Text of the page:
Data Science,  Web Development

Integrating Azure Cognitive with Retool

Integrating Azure Cognitive with Retool

What is Retool

Retool is a simple tool for creating a web application. One of the things that makes Retool great is you’re never limited by what’s available out of the box. If you can write it with JavaScript (the most popular language for web developer) and an API.

What is Azure Cognitive Services

AzureCognitive Services makes it easy to integrate AI with your web applications. All it takes is an API call to embed the ability to do cool things.

What you need to get started

A Retool subscription and an Azure subscription

First step is to sign up for the Free trial of Retool (if you don’t already have a Retool subscription) and the Free trial of Azure (if you don’t already have an Azure subscription).

retool try for free

retool azure signup

Creating the App

We are going to demo how to integrate the computer vision Azure Cognitive service. So we need a basic Retool application that loads up an image from your local PC. We also need some input boxes to put the response of the API call.

retool image component

retool basic app

We need to give the input components the correct names so the the Javascript query we are going to write later will be able to access them.

  • tagsInput
  • captionInput
  • confidenceInput
// relevant js code to above input boxes

Before we start to create the Javascript that will call the API, we need to include some libraries from Microsoft that will assist in the process. Retool has our back here, and has a nice way to load libraries.

retool script style

We are going to use the browser libraries from the following NPM package @azure/cognitiveservices-computervision. I simply NPM installed the package and then sourced the minified libraries from \node_modules\@azure\cognitiveservices-computervision\dist and then hosted themselves on my own webserver. You need to have them in this order because the second is dependant on the first.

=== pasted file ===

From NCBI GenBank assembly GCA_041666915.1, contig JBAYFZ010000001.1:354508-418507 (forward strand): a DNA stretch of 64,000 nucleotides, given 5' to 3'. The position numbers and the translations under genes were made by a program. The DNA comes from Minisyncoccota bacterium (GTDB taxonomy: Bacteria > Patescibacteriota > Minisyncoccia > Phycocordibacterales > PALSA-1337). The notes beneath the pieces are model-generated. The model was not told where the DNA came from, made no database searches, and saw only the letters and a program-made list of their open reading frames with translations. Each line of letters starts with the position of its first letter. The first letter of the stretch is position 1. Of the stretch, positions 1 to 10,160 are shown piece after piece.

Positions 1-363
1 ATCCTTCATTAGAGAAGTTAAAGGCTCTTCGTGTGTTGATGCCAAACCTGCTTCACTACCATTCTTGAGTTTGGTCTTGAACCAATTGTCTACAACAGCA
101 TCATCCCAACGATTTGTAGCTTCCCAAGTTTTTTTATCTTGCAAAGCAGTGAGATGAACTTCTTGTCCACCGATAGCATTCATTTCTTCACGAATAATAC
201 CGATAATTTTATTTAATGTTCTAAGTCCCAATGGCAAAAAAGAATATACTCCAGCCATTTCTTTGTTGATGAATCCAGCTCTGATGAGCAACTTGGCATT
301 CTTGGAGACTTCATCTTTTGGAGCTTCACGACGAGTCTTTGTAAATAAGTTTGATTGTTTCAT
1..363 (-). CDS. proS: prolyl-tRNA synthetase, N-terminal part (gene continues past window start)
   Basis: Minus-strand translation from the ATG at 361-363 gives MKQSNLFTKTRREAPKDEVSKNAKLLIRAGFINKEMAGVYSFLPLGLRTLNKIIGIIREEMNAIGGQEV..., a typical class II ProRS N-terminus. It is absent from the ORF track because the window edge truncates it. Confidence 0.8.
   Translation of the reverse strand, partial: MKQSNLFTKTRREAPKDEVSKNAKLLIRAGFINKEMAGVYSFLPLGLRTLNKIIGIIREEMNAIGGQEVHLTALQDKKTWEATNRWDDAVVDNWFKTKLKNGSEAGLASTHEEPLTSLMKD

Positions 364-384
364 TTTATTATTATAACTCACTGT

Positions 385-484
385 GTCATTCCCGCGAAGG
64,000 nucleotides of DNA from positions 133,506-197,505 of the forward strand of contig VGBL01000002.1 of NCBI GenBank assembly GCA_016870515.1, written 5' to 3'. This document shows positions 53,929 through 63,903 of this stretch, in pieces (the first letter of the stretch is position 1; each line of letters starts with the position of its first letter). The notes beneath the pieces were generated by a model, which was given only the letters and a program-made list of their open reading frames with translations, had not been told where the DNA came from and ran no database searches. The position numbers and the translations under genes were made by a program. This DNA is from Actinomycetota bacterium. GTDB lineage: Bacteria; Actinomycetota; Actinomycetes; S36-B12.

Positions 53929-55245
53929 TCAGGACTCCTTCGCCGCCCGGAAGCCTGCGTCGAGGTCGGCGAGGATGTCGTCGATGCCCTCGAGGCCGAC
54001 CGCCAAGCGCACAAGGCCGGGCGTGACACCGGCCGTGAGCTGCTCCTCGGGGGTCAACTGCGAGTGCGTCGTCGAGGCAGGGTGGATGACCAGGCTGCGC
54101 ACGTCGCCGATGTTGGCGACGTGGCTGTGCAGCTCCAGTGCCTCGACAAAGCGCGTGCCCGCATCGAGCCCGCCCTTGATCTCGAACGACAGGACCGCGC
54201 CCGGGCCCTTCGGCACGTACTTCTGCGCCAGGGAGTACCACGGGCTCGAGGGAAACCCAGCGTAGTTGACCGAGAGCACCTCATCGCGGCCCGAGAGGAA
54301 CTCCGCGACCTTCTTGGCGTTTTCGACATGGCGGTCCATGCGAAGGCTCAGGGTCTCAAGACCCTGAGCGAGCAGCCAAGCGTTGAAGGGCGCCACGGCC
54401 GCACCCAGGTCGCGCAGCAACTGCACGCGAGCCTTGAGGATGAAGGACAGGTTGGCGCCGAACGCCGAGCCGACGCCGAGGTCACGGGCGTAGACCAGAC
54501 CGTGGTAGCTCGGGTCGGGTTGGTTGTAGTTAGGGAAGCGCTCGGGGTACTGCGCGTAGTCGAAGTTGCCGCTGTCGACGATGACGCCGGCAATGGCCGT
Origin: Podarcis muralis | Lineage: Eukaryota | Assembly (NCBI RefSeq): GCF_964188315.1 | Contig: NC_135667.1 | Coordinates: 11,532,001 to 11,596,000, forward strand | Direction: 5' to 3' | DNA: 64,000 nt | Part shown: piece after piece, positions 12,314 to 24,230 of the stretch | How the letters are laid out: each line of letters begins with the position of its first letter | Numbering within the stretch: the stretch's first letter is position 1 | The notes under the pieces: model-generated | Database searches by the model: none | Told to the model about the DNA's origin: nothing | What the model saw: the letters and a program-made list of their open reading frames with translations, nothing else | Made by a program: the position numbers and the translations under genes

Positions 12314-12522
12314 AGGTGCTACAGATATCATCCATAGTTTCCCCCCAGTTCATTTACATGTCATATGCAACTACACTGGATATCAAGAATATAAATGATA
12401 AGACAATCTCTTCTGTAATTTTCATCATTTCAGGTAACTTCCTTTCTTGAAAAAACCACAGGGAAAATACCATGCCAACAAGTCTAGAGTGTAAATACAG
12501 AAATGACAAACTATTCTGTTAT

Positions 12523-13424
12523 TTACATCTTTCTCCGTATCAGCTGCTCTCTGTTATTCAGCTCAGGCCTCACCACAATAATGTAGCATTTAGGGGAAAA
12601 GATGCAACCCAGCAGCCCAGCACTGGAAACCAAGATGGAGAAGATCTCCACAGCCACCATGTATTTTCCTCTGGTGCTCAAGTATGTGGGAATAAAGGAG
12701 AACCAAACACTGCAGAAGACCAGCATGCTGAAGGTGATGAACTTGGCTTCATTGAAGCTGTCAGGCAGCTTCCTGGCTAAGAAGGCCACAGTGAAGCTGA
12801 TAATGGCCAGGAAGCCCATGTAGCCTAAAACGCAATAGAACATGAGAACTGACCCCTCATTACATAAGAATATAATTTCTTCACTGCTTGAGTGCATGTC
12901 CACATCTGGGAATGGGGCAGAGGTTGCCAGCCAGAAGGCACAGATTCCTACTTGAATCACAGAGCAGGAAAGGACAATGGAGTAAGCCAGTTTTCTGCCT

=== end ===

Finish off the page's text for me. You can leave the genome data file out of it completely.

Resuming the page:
retool libraries

If you haven’t enables CORS on your webserver you will need to do this so that the libraries can be called by Retool. If you are using NGINX that would be something like adding the following to your NGINX config add_header 'Access-Control-Allow-Origin' '*' always;

We need to create a Javascript query which will call the Azure Cognitive services API when we load the image.

retool javascript query

// our secrets (for simplicity hard coded, I do not recommend this approach)
const computerVisionKey = '<key>';
const computerVisionEndPoint = '<endpoint>';

// this is needed because the cognitive API needs binary data not base64
function _base64ToArrayBuffer(base64) {
  var binary_string = window.atob(base64);
  var len = binary_string.length;
  var bytes = new Uint8Array(len);
  for (var i = 0; i < len; i++) {
    bytes[i] = binary_string.charCodeAt(i);
  return bytes.buffer;

const cognitiveServiceCredentials = new msRest.ApiKeyCredentials({
  inHeader: {
    'Ocp-Apim-Subscription-Key': computerVisionKey,
const client = new Azure.CognitiveservicesComputervision.ComputerVisionClient(

// get the base64 image provided by browse to file from retool
const imageBase64 = cognativeImageButton.value[0];

const options = {
  maxCandidates: 5,
  language: 'en',

// make the call and write results to input box
  .describeImageInStream(_base64ToArrayBuffer(imageBase64), options)
  .then(result => {
  .catch(err => {
    console.log('An error occurred:');

Alright, this missing piece to all this now is the Azure cognitive services.

Getting the Azure services

Firstly, after you sign up for your Azure subscription, you will need to create a Computer Visions resource.

retool cognitive services select

Now that the endpoint has been created, lets get a key and the enpoint and paste them into the JS query in Retool.

retool cognitive keys endpoint

// our secrets (for simplicity hard coded, I do not recommend this approach)
const computerVisionKey = '<key>';
const computerVisionEndPoint = '<endpoint>';

Testing it

Uploading this close up picture of an Eagle, and the computer vision API returns with a confidence of around 50% that it is a close up of an eagle. Not too bad.

retool results